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Meaning of ‘God’s Plan’ by ‘Drake’

Released: 2018

“God’s Plan” by Drake is a track that dives into the duality of success and the burdens that come with it. Drake acknowledges the blessings he’s received but is also wary of the negative energy and ill intentions directed his way. This song is a blend of gratitude and resilience, showing both vulnerability and strength.

The opening lines, “Yeah, they wishin’ and wishin’ and wishin’ and wishin’, they wishin’ on me, yuh,” set the tone. Drake is aware that people are hoping for his downfall. Despite this, he’s staying calm and aiming to avoid conflict, as he raps, “I been movin’ calm, don’t start no trouble with me, Tryna keep it peaceful is a struggle for me.”

In the next lines, “Don’t pull up at 6 a.m. to cuddle with me, You know how I like it when you lovin’ on me,” Drake is setting boundaries, emphasizing how he values genuine affection. He then reflects on his mortality with, “I don’t wanna die for them to miss me,” indicating that he wants his impact to be recognized while he’s still alive, not posthumously.

With “I hold back, sometimes I won’t,” Drake shows his human side, admitting that he isn’t always perfect. The line, “I finessed down Weston Road,” alludes to his origins in Toronto, while “Might go down a G.O.D.” hints at his legacy. The phrase, “I go hard on Southside G,” shows his commitment to his roots, while “I make sure that north-side eat” highlights his dedication to uplifting his community.

The chorus, “Bad things, it’s a lot of bad things that they wishin’ and wishin’ and wishin’ and wishin’, they wishin’ on me,” reinforces how much negativity is aimed at him. Despite this, he remains focused and resilient.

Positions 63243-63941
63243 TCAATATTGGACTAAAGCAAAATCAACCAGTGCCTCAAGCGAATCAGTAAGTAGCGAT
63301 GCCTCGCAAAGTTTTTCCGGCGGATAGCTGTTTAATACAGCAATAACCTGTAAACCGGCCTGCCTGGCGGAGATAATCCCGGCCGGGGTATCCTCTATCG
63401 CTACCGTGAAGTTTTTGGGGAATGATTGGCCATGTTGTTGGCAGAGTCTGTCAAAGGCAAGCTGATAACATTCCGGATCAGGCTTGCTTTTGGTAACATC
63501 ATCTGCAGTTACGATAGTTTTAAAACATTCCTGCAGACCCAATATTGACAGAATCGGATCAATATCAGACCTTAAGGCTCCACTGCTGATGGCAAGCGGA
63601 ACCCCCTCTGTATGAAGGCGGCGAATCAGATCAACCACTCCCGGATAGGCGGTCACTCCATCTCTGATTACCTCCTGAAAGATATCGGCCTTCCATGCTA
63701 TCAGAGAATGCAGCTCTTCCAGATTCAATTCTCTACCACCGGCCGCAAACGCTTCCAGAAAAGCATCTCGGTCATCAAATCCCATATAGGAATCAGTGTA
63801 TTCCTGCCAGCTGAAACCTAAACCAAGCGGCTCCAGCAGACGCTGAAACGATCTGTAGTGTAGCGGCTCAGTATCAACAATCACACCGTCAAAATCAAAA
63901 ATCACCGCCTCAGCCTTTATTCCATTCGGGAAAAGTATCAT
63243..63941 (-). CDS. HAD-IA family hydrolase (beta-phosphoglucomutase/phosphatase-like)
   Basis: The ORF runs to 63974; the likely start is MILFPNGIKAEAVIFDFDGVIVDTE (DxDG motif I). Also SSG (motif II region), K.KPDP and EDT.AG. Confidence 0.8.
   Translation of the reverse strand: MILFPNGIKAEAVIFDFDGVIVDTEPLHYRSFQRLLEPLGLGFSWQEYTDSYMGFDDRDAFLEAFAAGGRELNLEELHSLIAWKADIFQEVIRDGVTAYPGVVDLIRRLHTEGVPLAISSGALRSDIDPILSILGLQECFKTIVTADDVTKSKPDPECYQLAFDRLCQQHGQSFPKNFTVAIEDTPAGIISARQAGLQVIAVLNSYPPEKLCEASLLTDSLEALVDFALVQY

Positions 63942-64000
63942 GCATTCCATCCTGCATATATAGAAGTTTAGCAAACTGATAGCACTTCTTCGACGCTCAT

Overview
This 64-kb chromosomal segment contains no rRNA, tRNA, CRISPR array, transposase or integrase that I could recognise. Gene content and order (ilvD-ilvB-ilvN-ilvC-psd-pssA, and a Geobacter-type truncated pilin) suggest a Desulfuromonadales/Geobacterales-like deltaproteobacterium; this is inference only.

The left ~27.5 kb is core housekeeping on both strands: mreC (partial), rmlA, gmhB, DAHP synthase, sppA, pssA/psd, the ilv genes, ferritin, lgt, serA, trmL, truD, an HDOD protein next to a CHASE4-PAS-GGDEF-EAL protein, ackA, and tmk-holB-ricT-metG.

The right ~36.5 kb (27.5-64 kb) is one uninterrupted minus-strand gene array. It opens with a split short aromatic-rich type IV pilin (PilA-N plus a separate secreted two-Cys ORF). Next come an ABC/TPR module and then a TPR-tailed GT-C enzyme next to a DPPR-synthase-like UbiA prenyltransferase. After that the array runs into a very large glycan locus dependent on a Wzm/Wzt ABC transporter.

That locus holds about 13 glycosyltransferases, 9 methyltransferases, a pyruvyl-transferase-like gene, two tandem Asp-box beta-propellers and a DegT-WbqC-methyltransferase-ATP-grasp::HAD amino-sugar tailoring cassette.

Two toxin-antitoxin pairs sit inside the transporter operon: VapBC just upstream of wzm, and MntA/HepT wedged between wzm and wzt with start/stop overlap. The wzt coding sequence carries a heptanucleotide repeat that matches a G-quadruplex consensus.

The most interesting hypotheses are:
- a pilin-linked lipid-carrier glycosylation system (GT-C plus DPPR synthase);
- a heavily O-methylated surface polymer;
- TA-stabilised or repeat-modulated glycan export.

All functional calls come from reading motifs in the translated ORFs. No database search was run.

In the verse starting with, “She said, ‘Do you love me?’ I tell her, ‘Only partly,'” Drake’s candid response shows his priority is his family, specifically “Mahbed and my momma.” The lines, “Fifty Dub, I even got it tatted on me, 81, they’ll bring the crashers to the party,” reference his loyalty to his crew and the potential chaos that could follow.

The line, “Turn the O2 into the O3, dog, Without 40, Oli, there’d be no me,” is a shoutout to his friends and producers who have helped shape his career. Here, he acknowledges his team’s crucial role in his success.

In “God’s plan, God’s plan, I can’t do this on my own,” Drake admits he needs support, whether divine or from his friends. He continues, “I’ve been me since Scarlett Road,” again spotlighting his roots. The repetition of “I go hard on Southside G, I make sure that north-side eat” cements his commitment to his community.

The chorus repeats, hammering home the presence of bad intentions against him, but Drake remains steadfast in his path. “God’s Plan” is a testament to Drake’s gratitude, his acknowledgment of the challenges he faces, and his commitment to remain unshaken.

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